As the inaugural winner of the Esri Young Scholars Award for Australia, Rodolfo Espada, won an all-expenses paid trip to present his research project at the 2013 Esri International User Conference. We caught up with Rodolfo following his return to Australia, to get the low-down on a memorable week at the world’s biggest GIS conference.
1. Hi Rodolfo, congratulations on becoming the very first Esri Young Scholar for Australia! How do you feel?
Rodolfo: I feel so excited at being the very first Esri Young Scholar for Australia! I never thought even for a single moment that my research project with a simple beginning would reach this far and earn something big. Certainly, I am embracing this Award with honour and great humility and it will be cherished in my entire Spatial Science career. I would like to dedicate this achievement to my family, my supervisors for the academic support, the Australia Awards – Endeavour Postgraduate Scholarship Award for the funding, and Brisbane City Council, Energex, and Queensland Fire and Rescue Service for the datasets. Without their unselfish support, this success will not become a reality. And of course, thank you sincerely Esri Australia for believing in my research project.
2. Tell us about the Esri UC – what was it like to attend such a large event with more than 15,000 other GIS professionals?
R: Aside from being excited to travel to the United States, I was truly thrilled to see a GIS event as large as the Esri UC. The event was attended by a large group of people with diverse GIS backgrounds – from beginners to highly specialised; young to not so young; and from developing to highly developed countries. The one thing we all had in common was we were there to share and learn.
The Esri UC never became boring because there were so many diverse things to do, see and learn. It was just a matter of prioritising and selecting which technical workshops or sessions would help improve my research project. From the very beginning of the UC – which was facilitated by Jack Dangermond himself and other Esri staff – the Esri products and analytical tools were just mind-blowing! With the power of maps, you couldn’t leave the plenary hall without the word “WOW” in your mind.
3. Can you describe some of the other Young Scholar entries that were on display?
R: The winning entry from The Netherlands was one of the most interesting entries. Joris Tieleman – a MSc graduate from VU University, Amsterdam and the University of Amsterdam – analysed the gentrification patterns of Amsterdam’s cityscape. Using the relative housing prices from 1985-2010, he created a spatially differentiated transformation patterns of the city through animated GIS. Well done, mate!
4. What was your favourite part of the conference?
R: I had so many favourites: attending and learning new analytical tools from the technical workshops and conference sessions, presenting my research project to participants at the Map Gallery, meeting new friends and the Young Scholars from around the world and sharing each other’s research projects, and of course, receiving my award and photograph with Jack Dangermond. That was a truly unique experience and a once in a lifetime opportunity!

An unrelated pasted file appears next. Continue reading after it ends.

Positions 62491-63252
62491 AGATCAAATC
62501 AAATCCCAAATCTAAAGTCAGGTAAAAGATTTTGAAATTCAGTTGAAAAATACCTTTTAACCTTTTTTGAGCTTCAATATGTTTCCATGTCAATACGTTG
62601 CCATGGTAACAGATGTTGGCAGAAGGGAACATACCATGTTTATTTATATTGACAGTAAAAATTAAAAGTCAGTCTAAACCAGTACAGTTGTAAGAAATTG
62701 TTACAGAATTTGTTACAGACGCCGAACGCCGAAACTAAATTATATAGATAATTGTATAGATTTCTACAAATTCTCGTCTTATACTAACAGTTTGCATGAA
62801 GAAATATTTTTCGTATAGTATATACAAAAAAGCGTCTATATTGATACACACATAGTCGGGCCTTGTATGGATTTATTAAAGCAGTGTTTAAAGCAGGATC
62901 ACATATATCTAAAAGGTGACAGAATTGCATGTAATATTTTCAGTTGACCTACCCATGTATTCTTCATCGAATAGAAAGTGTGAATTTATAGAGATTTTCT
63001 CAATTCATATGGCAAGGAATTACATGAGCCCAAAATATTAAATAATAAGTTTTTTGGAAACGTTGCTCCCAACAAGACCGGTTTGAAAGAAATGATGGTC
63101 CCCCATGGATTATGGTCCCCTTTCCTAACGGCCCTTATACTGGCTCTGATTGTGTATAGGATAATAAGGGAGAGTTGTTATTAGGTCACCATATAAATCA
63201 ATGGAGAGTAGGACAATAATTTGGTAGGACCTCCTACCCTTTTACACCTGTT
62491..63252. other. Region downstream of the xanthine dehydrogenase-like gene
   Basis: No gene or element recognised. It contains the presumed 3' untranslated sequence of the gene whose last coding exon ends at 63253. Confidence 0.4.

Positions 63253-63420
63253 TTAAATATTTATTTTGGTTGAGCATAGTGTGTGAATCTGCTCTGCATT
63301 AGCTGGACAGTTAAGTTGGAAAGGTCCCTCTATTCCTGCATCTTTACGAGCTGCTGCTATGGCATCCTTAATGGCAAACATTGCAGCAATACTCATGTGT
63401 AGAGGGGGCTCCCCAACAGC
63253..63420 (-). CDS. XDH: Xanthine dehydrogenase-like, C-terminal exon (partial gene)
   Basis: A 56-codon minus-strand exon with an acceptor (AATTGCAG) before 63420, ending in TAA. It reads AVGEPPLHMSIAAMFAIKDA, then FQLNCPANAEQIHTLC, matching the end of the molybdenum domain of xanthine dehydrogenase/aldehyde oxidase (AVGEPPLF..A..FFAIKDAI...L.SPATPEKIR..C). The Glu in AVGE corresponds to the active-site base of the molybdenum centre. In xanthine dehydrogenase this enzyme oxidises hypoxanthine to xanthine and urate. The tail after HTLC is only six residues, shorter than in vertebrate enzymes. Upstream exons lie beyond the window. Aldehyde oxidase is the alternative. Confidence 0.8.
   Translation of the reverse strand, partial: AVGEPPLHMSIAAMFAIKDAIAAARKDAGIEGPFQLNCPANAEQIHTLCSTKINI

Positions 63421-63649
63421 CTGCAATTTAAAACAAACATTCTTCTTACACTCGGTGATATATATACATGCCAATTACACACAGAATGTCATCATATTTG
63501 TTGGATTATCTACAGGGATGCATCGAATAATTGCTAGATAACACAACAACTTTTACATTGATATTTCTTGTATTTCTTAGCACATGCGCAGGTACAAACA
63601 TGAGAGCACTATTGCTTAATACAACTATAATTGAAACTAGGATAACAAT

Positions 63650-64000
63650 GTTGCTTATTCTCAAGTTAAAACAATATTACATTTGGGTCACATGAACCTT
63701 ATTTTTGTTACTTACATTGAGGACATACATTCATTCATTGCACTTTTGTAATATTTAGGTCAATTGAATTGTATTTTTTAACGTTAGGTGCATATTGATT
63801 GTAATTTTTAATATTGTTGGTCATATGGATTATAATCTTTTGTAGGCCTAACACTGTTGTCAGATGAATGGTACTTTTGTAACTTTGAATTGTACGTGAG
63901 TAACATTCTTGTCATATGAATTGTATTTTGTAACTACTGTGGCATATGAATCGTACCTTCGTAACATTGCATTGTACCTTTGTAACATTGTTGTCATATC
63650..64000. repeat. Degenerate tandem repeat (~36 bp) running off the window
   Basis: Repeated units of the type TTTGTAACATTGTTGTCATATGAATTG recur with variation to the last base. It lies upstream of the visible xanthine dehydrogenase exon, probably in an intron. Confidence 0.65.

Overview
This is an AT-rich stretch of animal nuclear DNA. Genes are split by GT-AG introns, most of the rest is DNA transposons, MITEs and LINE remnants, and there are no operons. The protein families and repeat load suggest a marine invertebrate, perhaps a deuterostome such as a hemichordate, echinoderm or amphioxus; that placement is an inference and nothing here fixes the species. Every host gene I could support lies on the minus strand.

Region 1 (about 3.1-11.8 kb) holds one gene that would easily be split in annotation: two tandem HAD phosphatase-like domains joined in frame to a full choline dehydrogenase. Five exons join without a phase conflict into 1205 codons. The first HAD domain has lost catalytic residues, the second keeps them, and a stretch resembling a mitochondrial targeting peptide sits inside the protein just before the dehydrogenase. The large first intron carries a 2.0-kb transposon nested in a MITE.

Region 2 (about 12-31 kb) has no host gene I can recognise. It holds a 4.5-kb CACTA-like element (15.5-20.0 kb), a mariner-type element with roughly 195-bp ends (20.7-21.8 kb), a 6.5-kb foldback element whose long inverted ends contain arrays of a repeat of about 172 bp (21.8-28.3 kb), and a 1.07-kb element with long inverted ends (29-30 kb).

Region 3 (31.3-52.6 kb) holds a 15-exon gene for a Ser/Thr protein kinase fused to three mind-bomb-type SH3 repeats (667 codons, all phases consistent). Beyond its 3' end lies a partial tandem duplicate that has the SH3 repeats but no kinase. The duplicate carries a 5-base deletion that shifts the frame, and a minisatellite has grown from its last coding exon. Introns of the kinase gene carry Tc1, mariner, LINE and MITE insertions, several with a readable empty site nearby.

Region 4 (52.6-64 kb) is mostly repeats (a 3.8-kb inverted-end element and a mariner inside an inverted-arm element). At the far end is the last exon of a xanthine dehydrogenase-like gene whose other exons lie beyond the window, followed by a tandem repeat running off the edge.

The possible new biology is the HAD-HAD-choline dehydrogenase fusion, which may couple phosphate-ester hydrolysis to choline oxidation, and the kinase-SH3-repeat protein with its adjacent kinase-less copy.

5. Your project looks at electricity and other infrastructure which would be at risk of damage during a flood. What motivated you to look at this area?
R: I’m from the Philippines which has fascinating people, culture, landmarks, breath-taking scenic sea/landscapes and diverse flora and fauna from north to south. However, when nature strikes, there is no place to hide and nothing to do but rely on the integrity of critical infrastructures for shelter and the continuous supply of essential services like electricity, water, communication, etc. No country, not even developed countries are spared from this foray.
I was given the opportunity to study in Australia through the Endeavour Postgraduate Award, which was offered through the Australian Government’s Department of Industry, Innovation, Climate Change, Science, Research, and Tertiary Education. I focused on Brisbane as my study area and – using the January 2011 flood – I wanted to learn from an Australian perspective how to manage flood risk and vulnerability assessment of critical infrastructure and find out how Queenslanders build a stronger and more climate resilient community and state. I hope that this research project will help Brisbane increase its community resiliency, and that other places in Australia, as well as in the Philippines and other countries consider that flood/climate risk is a global issue.
6. What do you plan to do now? Are there are other areas of research that interest you?
R: Right now I want to complete my PhD here at the University of Southern Queensland. I hope to have it nailed by next semester. What is quite exciting is that in the next couple of weeks I will be looking further at critical infrastructure interdependency modelling – something advanced which I would like to explore using the new analytical tools in ArcGIS. Once my program is finished, I will be looking for a challenging opportunity that will advance my GIS career both technically and professionally.
Aside from flood/climate risk research, I am also interested in doing GIS-based research on landscape/vegetation/biodiversity mapping, watershed analysis, hydrology, and similar applications to forest and environmental resources management. The integration of spatial science, climate adaptation science, and climate change science is also of significant interest to me.
Thanks very much Rodolfo!